In addition, Croyland claimed that they had brought in “over a dozen Doctors of theology who asserted that the Pope had no power of dispensation over that degree of consanguinity.” This sheds some light on the idea that historical fiction authors enjoy perpetuating, that incest was not “unusual”. Richard was then compelled to publicly deny the charges and “in the great hall at St. John’s in the presence of the mayor and citizens of London and in a clear, loud voice carried out fully the advice to make a denial of this kind.”7
Elizabeth of York was packed up and shipped off to Sheriff Hutton. Sometime after March Richard began negotiating for a marriage alliance with Portugal. It was the negotiations for this marriage that Elizabeth may have been discussing in her now-notorious letter to John Howard, Duke of Norfolk, that has fuelled the wildest rumours of all.
The Buck Letter
There are two George Bucks. The first George Buck was an antiquarian who served King James I as his master of Revels. Buck’s most important work, his History of the Life and Reign of Richard II was not published until after his death. Buck happened upon the previously undiscovered Croyland Chronicle, containing Richard III’s suppressed act of Parliament, Titulus Regius, which had declared Edward IV’s children illegitimate. Although Henry VII had ordered all copies of it destroyed, the chronicler had copied the text and Buck was able to reproduce it. Buck’s work was largely based on the original manuscript of the Chronicle and is an extremely important early history.
But one of Buck’s discoveries that historians have spent the last few decades arguing over, is the letter from Elizabeth of York to the Duke of Norfolk.
Historians have long debated the authenticity of the letter and of Buck’s credentials. But historian A.N. Kincaid, who edited a new edition of Buck’s Richard III in 1979, believed Buck’s sources were reliable. Unfortunately the original letter from Elizabeth of York is lost. Buck claims to have seen it in the private collection of the Earl of Arundel and reproduced the text. Buck’s original manuscript has survived, complete with notes and revisions from his great-nephew, also George Buck. But it was damaged by fire in the 18th century and parts of the text are missing or illegible.
This is what remains of the original text of George Buck’s manuscript:
“…st she thanked him for his many Curtesies and friendly …as before… in the cause of… and then she prayed him to be a mediator for her to the K… ge who (as she wrote) was her onely joy and maker in… Worlde, and that she was his…harte, in thoughts, in…and in all, and then she intimated that the better halfe of Ffe…was paste, and that she feared the Queene would neu.…”
The second George Buck (Junior) took his great-uncle’s manuscript, revised it heavily and it published it as his own. This is a copy of the letter from the edition available online:
“When the midst and last of February was past, the Lady Elizabeth, being more impatient and jealous of the success anyone knew or conceived, writes a letter to the Duke of Norfolk, intimating first that he was the man in whom she affied, in respect of that love her father had ever bore him, etc. Then she congratulates his many courtesies and friendly offices, in continuance of which she desires him, as before, to be a mediator for her to the King in the behalf of the marriage propounded between them; who, as she wrote, was her only joy and maker in the world; and that she was his in heart and thought, withal insinuating that the better part of February was past, and that she feared the Queen would never die.”8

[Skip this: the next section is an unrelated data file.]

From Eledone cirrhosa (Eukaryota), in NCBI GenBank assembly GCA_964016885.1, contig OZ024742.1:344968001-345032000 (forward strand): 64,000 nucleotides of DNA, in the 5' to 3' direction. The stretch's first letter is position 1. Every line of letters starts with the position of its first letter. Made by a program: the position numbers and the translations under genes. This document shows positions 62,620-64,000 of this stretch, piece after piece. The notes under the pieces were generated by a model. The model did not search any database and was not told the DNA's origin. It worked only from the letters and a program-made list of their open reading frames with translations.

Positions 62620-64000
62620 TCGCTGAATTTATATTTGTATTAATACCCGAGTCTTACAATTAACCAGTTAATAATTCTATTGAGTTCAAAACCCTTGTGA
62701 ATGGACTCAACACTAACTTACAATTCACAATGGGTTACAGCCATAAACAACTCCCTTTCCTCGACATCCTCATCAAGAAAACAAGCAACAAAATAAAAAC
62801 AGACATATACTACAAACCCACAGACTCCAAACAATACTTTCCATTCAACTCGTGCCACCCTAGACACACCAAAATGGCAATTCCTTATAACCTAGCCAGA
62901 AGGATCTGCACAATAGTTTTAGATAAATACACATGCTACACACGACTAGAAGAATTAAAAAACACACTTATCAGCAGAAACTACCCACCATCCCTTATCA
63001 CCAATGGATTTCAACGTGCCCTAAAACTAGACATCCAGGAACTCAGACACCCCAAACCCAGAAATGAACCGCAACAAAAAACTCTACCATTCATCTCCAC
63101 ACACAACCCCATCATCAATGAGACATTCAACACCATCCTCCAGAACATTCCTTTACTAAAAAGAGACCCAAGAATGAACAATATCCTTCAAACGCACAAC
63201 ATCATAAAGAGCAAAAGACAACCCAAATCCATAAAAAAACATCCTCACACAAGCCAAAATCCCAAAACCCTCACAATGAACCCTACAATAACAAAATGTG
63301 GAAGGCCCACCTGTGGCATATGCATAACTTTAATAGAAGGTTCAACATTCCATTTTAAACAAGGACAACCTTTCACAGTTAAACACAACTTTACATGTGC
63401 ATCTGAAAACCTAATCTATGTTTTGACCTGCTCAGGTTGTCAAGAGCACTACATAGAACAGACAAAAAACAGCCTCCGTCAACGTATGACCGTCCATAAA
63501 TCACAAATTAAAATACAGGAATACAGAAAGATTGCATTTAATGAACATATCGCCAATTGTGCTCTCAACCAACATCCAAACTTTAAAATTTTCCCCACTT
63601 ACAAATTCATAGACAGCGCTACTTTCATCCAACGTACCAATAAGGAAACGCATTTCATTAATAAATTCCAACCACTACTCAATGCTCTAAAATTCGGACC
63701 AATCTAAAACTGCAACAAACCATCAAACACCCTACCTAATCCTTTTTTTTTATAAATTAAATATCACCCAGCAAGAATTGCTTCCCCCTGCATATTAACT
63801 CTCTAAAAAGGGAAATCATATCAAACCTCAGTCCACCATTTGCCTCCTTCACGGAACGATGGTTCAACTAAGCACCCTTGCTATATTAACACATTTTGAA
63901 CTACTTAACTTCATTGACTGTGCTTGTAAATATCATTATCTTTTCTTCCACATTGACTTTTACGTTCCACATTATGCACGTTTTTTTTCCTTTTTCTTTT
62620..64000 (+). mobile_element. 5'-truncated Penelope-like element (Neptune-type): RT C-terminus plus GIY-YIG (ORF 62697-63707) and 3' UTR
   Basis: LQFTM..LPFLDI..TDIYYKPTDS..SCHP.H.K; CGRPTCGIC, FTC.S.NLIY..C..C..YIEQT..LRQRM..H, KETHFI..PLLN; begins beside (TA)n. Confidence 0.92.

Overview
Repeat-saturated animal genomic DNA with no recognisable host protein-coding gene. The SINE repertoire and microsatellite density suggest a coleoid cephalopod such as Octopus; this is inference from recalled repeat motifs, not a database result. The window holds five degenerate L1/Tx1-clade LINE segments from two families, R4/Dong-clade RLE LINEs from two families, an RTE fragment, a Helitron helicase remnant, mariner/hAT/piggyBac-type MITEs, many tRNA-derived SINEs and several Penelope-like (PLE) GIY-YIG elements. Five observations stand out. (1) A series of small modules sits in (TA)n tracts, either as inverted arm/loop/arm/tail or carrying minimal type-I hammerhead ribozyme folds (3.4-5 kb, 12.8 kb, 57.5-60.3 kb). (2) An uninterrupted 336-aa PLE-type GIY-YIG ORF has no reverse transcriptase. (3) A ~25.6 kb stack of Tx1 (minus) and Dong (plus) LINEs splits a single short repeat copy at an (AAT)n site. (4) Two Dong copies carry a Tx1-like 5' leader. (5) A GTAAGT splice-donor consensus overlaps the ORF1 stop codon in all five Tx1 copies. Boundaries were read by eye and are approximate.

This text is reproduced from the manuscript held in the British Library (Egerton 2216):
But when the midst, and last of ffebruary was past, the Lady Elizabeth (beinge more impatient and suspitious of ye successe, then every one knewe, or conceived ) wrote a letter to the Duke of Norffe: Intimateinge first therein, that hee was the man, in whome shee most affyed, and that she had reason soe to doe, knowinge the King her fathr much loved hym, and that hee had been a very faith=full servant vnto hym, and to the Kinge his brother, then raigninge, and serviceable to all king Edwa: Children; then shee congratu=lates, his many courtesyes, and friend=ly offices, in continuance of which, shee desires hym, to bee a mediator to [hym]\the king/ for her, in the behalfe of the marriage propounded betweene them, whoe (as shee wrote) was her onely ioye, and maker in this world, and that shee was his \in/ hart, in, thought, in body, and in all; insinua=tinge, that the best part of ffebr: was past, and that shee feared the Queene would never dye;”9
This text is from A.N. Kincaid’s 1976 edition of Buck’s History:
[But when the mid]st and more days of February were gone, [the Lady Eli]zabeth, being very desirous to be married, and growing not only impatient of delays, but also suspicious of the [success,] wrote a letter to Sir John Howard, Duke of Norfolk, intimating first therein that [he was the] one in whom she most [affied,] because she knew the king her father much lov[ed him,] and that he was a very faithful servant unto him and to [the king his brother then reign]ing, and very loving and serviceable to King Edward’s children.
First she thanked him for his many courtesies and friendly [offices, an]d then she prayed him as before to be a mediator for her in the cause of [the marriage] to the k[i]ng, who, as she wrote, was her only joy and maker in [this] world, and that she was his in heart and in thoughts, in [body,] and in all. And then she intimated that the better half of Fe[bruary] was past, and that she feared the queen would nev[er die.]”10